Comrade Pestaña, who is an influential Spanish syndicalist, came to visit us because there are among us comrades who to one degree or another take their stand on the soil of syndicalism; there are also among us comrades who are, so to speak, parliamentarians, and others who are neither parliamentarians nor syndicalists but who stand for mass action, and so on. But what do we offer him? We offer him an International Communist Party, that is, the unification of the advanced elements of the working class who come together with their experience, share it with the others, criticize one another, adopt decisions, and so on. When Comrade Pestaña returns to Spain with these decisions his comrades will want to know: “What did you bring back from Moscow?” He will then present them with the theses and ask them to vote the resolution up or down; and those Spanish syndicalists, who unite on the basis of the proposed theses, will form nothing else but the Spanish Communist Party.

Today we have received a proposal from the Polish government to conclude peace. Who decides such questions? We have the Council of People’s Commissars but it too must be subject to certain control. Whose control? The control of the working class as a formless, chaotic mass? No. The Central Committee of the party is convened in order to discuss the proposal and to decide whether it ought to be answered. And when we have to conduct war, organize new divisions and find the best elements for them – where do we turn? We turn to the party. To the Central Committee. And it issues directives to every local committee pertaining to the assignment of Communists to the front. The same thing applies to the agrarian question, the question of supplies, and all other questions. Who will decide these questions in Spain? The Spanish Communist Party – and I am confident that Comrade Pestaña will be one of the founders of this party.

Comrade Serrati [4] – to whom it is, of course, unnecessary to prove the need of a party, for he is himself the leader of a large party – asks us ironically: “Just what do we understand by a middle peasant and a semi-proletarian? and isn’t it opportunism for us to make them various concessions?” But what is opportunism, Comrades? In our country the power is in the hands of the working class, which is under the leadership of the Communist Party and which follows the lead of the party that represents it. But in our country there exists not only the advanced working class, but also various backward and non-party elements who work part of the year in the village and the other part in the factory; there exist various layers of the peasantry. All this has not been created by our party; we inherited it from the feudal and capitalist past. The working class is in power and it says: “Now I can’t change all this today or on the morrow; I must make a concession here to backward and barbaric relations.”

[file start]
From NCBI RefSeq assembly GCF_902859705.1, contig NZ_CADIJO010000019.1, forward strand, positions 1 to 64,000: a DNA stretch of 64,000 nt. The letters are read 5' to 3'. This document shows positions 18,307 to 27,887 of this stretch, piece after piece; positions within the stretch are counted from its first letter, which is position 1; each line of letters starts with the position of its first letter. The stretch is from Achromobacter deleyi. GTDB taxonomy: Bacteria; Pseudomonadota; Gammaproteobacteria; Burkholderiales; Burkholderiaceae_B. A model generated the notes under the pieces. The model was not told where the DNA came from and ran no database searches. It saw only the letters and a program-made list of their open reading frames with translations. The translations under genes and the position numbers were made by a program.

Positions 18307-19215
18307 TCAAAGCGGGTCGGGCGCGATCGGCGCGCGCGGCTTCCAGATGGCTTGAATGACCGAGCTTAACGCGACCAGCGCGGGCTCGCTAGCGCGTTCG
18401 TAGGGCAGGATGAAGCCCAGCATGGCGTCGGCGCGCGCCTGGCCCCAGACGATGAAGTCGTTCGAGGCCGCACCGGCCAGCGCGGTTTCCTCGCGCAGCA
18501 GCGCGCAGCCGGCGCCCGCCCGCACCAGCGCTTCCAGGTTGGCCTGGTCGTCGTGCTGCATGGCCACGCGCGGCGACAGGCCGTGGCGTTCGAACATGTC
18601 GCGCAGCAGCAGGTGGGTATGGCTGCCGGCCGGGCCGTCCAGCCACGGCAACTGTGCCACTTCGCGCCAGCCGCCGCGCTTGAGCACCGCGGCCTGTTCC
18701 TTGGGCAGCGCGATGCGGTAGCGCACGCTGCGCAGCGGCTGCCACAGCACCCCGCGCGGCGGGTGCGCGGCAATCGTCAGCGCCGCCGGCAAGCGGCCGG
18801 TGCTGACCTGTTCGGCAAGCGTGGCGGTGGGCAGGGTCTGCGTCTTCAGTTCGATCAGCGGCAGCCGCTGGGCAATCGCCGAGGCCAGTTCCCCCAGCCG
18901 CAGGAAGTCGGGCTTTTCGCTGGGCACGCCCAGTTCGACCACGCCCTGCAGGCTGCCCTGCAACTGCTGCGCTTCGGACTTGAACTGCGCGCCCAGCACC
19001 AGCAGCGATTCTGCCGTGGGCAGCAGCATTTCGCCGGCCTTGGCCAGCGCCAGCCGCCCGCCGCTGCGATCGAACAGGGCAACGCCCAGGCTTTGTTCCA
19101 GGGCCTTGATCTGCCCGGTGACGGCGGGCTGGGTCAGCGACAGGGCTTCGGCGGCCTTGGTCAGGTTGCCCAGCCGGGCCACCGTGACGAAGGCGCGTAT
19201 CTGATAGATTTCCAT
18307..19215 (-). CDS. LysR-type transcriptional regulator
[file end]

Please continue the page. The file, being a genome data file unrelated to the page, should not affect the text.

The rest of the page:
Opportunism manifests itself whenever those who represent the toiling class make such concessions to the ruling class as facilitate the latter’s remaining in power. Kautsky reproaches us because our party is seemingly making the greatest concessions to the peasantry. The working class, in power, must hasten the evolutionary process of the greatest part of the peasantry, helping it to pass over from a feudal mode of thinking to Communism; and must make concessions to the backward elements. Thus I think that the question for which a solution has been found that appears opportunist to Comrade Serrati is not at all a question that lowers the dignity of the Communist Party of Russia. But even if such were the case, even if we had committed this or that mistake, it would only mean that we are operating in a very complex situation and are compelled to maneuver. Power is in our hands but just the same we had to retreat before German imperialism at Brest-Litovsk and, later, before English imperialism. And, in this particular instance, we are maneuvering between the various layers of the peasantry – some we attract to us, others we repel, while a third layer is crushed by us with an iron hand. This is the maneuvering of the revolutionary class which is in power and which is capable of committing mistakes, but these mistakes enter into the party’s inventory – an inventory of the party which concentrates the entire experience accumulated by the working class. That is how we conceive of our party. That is how we conceive of our International.


1. Zinoviev’s report on the role of the Communist Party in the epoch of the proletarian revolution was delivered at the July 23 session of the Second World Congress. Trotsky made his speech on July 26, 1920.

2. Paul Levi – at one time a co-thinker of Rosa Luxemburg. After the latter’s assassination and after the murder of Jogiches (Tyshko), the chief organizer of the party, Levi became head of the Communist Party of Germany. In the autumn of 1920 Levi began to gravitate toward centrism. After the March action of 1921 Levi was expelled from the party. In 1929 he committed suicide by jumping out of a window.

3. Pestaña – leader of the Spanish syndicalists and delegate to the Second World Congress of the Communist International.

4. Serrati – an old leader of the Italian Socialist Party. For a long time Serrati was editor of the party’s central organ Avanti. At the Livorno Congress of 1920 Serrati supported the reformists, thus being one of those who bear the responsibility for the defeat of the Italian workers in the autumn of 1920. In the middle of 1922 Serrati began moving to the left. He attended the Fourth Congress of the Comintern as a partisan of the fusion with the Italian Communist Party.

First 5 Years of the Comintern (Vol.1) Index

History of the Communist International Section

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Last updated on: 19.1.2007